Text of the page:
Archive

Posts Tagged ‘Nipponbashi’

Takoyaki

October 9, 2009 3 comments

Takoyaki, which is often humorously (and unfortunately) translated as “octopus balls,” are dumplings made of batter, picked ginger, tenkasu, and green onion,  with octopus meat in the middle and sauce, aonori, mayonnaise, and bonito flakes sprinkled over the top. Now, as a non-Japanese, and I know that octopus can sound quite unappetizing at first, but these little snacks are so good that you’ll find yourself popping them into your mouth one after another. These can often be found at stalls at festivals and anytime on the streets, in restaurants, and even in people’s homes (you know you are an Osakan if you have a takoyaki cooker in your home). Furthermore, almost anything can be substituted for octopus when you make it on your own, including squid, kimchee, cheese, vegetables, or whatever else you can think of. Along with okonomiyaki, takoyaki is one of the representative foods of Osaka’s food culture, and apparently this incredibly popular dish has even made its way over to a few restaurants in the United States in recent years.

I personally recommend Takoyaki Doraku Wanaka (たこ焼き道楽 わなか 千日前本店), a restaurant opened in 1961 on Sennichimae in Namba (easy to get to from Namba or Nipponbashi station). It is actually right next to NGK, the famous comedians’ theatre, and television and comedy stars are sometimes known to drop in for a bite to eat. It costs 400 yen for 8 dumplings, and it is open from morning until 11:45 pm.

Here’s a video of takoyaki being made at an outdoor food stall in Osaka, in case you want to see a cook in action 🙂

Advertisements

Dotombori

September 8, 2009 1 comment

Stp62207Dotombori is one of the three spots most symbolic of and well-known in Osaka–possibly the most famous of them. It is order in chaos, a maddening mix of people and lights and sounds that will assault your senses. Lonely Planet went as far as comparing it to the futuristic cityscape of Blade Runner.* But in my opinion, Dotombori has no comparison, because it is simply the City of Osaka unapologetically being its over-the-top self.

The name comes from the Dotombori River, a canal that runs east to west through the middle of the Dotombori district. A theatre district starting in the 17th century, Dotombori is primarily a nighttime entertainment district today, so there are numerous bars, izakaya, restaurants, food stalls, and entertainments facilities (karaoke, bowling, pool, etc). The city has recently been doing construction work to boost tourism in the area, focusing on beautifying the canal-side boardwalks. Namba’s “love hotel” district can be found on the west end of Dotombori (near Yotsubashi-suji), if that’s what you’re looking for.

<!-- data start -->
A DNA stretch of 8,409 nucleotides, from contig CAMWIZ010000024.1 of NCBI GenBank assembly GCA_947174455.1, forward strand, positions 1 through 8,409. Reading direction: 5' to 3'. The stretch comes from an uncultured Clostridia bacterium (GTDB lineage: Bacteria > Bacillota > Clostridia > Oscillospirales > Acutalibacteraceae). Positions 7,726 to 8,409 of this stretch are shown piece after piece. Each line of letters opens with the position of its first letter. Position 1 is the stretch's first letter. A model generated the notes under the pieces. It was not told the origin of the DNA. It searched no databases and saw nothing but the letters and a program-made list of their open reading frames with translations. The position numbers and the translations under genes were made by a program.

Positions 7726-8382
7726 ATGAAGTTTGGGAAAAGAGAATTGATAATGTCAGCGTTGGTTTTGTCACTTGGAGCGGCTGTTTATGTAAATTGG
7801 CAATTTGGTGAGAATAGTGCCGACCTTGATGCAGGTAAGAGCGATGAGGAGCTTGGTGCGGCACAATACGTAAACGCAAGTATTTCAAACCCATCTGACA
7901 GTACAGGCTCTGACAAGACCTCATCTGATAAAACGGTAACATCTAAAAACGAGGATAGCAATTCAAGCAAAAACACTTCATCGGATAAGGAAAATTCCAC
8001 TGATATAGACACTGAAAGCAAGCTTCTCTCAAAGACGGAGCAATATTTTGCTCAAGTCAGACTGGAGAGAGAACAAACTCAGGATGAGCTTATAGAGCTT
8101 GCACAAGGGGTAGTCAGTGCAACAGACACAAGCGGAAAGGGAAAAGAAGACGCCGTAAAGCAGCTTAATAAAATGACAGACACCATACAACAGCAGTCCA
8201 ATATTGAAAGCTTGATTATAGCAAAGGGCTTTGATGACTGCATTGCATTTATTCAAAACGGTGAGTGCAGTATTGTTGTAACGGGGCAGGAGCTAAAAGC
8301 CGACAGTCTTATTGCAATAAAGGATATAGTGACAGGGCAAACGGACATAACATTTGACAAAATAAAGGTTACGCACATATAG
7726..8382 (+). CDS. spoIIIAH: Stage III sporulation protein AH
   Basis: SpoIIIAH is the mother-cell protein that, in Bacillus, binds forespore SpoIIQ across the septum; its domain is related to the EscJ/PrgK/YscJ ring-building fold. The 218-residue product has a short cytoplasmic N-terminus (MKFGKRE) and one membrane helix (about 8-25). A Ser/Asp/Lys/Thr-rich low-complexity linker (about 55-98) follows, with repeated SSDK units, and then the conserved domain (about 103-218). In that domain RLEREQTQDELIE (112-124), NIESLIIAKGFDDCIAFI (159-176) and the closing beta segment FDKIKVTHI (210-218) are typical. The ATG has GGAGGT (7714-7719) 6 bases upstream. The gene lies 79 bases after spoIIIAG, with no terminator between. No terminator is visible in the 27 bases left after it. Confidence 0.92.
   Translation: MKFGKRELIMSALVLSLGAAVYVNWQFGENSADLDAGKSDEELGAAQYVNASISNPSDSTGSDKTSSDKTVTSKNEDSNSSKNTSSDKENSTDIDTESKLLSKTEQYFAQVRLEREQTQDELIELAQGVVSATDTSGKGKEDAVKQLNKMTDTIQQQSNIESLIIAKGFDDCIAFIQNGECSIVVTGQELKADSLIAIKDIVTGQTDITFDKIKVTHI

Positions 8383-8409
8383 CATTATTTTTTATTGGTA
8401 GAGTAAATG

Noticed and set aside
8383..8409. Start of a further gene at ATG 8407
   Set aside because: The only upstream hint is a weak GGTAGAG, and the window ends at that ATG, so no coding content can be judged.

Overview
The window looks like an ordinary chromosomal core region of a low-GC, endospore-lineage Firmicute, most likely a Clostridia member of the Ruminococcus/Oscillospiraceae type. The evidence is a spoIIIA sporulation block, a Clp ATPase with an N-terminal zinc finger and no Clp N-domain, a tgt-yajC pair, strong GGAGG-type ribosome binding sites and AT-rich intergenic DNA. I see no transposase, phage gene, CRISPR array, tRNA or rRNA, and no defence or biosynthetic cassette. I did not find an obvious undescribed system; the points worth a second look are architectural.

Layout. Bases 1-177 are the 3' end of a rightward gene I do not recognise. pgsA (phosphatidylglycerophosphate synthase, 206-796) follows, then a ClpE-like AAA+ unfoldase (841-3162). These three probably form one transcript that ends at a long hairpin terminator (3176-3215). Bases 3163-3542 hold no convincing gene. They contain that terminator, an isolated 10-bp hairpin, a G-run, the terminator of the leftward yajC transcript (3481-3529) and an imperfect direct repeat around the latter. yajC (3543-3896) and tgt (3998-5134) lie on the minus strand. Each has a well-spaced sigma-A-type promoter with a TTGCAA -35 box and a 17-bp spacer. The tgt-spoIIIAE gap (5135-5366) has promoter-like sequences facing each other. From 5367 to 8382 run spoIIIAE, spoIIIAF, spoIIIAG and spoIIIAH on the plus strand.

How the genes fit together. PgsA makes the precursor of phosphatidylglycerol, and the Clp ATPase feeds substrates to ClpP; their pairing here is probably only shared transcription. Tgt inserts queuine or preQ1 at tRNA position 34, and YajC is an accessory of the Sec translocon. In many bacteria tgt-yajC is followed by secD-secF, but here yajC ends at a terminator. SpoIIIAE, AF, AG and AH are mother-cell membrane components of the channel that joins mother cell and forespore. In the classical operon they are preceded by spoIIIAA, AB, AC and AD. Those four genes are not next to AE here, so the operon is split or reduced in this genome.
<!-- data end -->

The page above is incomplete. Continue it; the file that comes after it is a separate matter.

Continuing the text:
Stp62214Famous landmarks include the giant crab with moving pincers (there are actually three, but the center-most one is the most popular) and the surrounding lights and buildings, the night view of the Glico “running man” billboard, Ebisubashi Bridge (informally known as Hikkakebashi, meaning “pick-up bridge,” as it is a popular spot for hosts who attempt to pick up girls passing by), and the Ferris wheel attached to the side of the Don Kihote shop. There is a Starbucks at the most crowded point in Dotombori, which offers a great view if you like people-watching or just want to take a breather. There are boat tours that go along Dotombori River and connect to other parts of Osaka, as well. And finally, don’t forget to stop at Kinryu, the famous ramen shop that has multiple shops in the district, followed by some cheap and delicious okonomiyaki and takoyaki (fried dumplings with octopus in the middle) from the outdoor food stalls near the river—both of these are Osaka specialties.

The best way to reach the center of Dotombori is from Namba Station (Sennichimae and Midosuji Subway Lines, Kintetsu Lines, Hanshin Namba Line, Nankai Lines), but you can also get to the west part of Dotombori from Namba Station on the Yotsubashi Subway Line, and to the east part from Nipponbashi Station (Sennichimae and Sakaisuji Subway Lines). Dotombori is a 3-5 min. walk from Namba Station on the Midosuji and Sennichimae Subway Lines.

Stp62213

*Lonely Planet: Japan 8th edition, p. 387.